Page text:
When Annabel Crabb was collecting stories for her book The Wife Drought: Why women need wives and men need lives, I told her about a moment in my career when I had returned to work after parental leave.
It was six o’clock in the morning and an international teleconference that I was chairing was interrupted by my three children. They were devastated that their pet guinea pig had given birth during the night and that daddy guinea pig had proceeded to eat the babies, and chaos ensued. Throughout this episode, I continued to mute and unmute my line, trying to give the impression that nothing unusual was happening.
If this were to take place today, I would no longer pretend that all was well in the background.
Life is messy. If we want our best and brightest in the workforce, we need to accept that they have complex lives. We need to be flexible when it comes to the realities of balancing career and family.
Being flexible at work doesn’t just benefit people trying to balance their outside lives with work. An extensive body of research demonstrates the business benefits of flexible working. Yet despite this overwhelming evidence, access to flexible work and careers is not widespread. Flexible work is still regarded as an add-on, something we do for mothers for a few months when they are back from parental leave.
But in the face of rapid changes to the way we work, organisations need to move beyond just having policies for flexible working or making ad-hoc adjustments for certain individuals. Companies need to fundamentally rethink the way they design work and jobs.
The World Economic Forum predicts that we are on the cusp of a fourth industrial revolution. Technological, socioeconomic and demographic shifts are transforming the way we work, demanding flexibility in the way individuals, teams and organisations work.
At Diversity Council Australia, we all work flexibly. As a leader, thinking flexibly wasn’t something that came naturally to me (at first). Yet by looking at our organisation as a whole from a flexible mindset, I could see the benefits.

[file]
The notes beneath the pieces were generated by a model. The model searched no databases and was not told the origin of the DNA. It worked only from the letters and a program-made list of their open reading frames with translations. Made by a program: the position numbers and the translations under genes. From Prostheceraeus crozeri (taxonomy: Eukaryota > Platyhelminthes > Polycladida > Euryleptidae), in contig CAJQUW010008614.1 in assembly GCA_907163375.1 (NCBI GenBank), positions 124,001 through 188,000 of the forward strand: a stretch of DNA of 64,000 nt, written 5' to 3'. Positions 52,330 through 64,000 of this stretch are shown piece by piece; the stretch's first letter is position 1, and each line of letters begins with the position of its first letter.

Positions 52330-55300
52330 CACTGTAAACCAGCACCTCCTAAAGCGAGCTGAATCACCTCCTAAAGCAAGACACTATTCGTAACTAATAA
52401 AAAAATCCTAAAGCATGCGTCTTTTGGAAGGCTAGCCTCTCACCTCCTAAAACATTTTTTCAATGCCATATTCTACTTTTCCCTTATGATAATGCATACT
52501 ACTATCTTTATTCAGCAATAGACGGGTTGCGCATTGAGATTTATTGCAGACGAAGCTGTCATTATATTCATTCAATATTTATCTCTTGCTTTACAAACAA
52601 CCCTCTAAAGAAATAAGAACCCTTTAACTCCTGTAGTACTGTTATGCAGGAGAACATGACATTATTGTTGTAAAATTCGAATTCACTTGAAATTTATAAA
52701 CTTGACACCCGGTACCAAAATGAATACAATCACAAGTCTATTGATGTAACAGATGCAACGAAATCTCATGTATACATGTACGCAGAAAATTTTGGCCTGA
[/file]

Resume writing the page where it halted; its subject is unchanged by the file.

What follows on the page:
We all have different things happening in our lives at different times. Not just caring for young kids, but other family members, community roles, study and volunteering. And all of these parts of our identities bring with them different skill sets.
These days we have DCA staff who work remotely, staff who work compressed weeks, staff who are part-time. And it works. Because we designed it that way. And because we want it to.
In today’s workforce, fewer people identify with the stereotype of the ideal worker – a full-time, fully committed employee without personal or family commitments that impact on availability.
For 63% of two-parent families with dependent children in Australia, both parents are employed full time. Then there are those increasingly facing elder care commitments. And more people are interested in working for themselves. All these employee segments seek flexible work and this demand is likely to increase in the future.
There are a few factors driving the demand for increased flexibility. Globalisation is one. The development of a 24/7 marketplace, and the rapid expansion of the services economy are also having a transformational effect on the workplace, requiring organisations to think creatively about how they can best organise jobs and work to respond to an increasingly diverse and demanding customer base.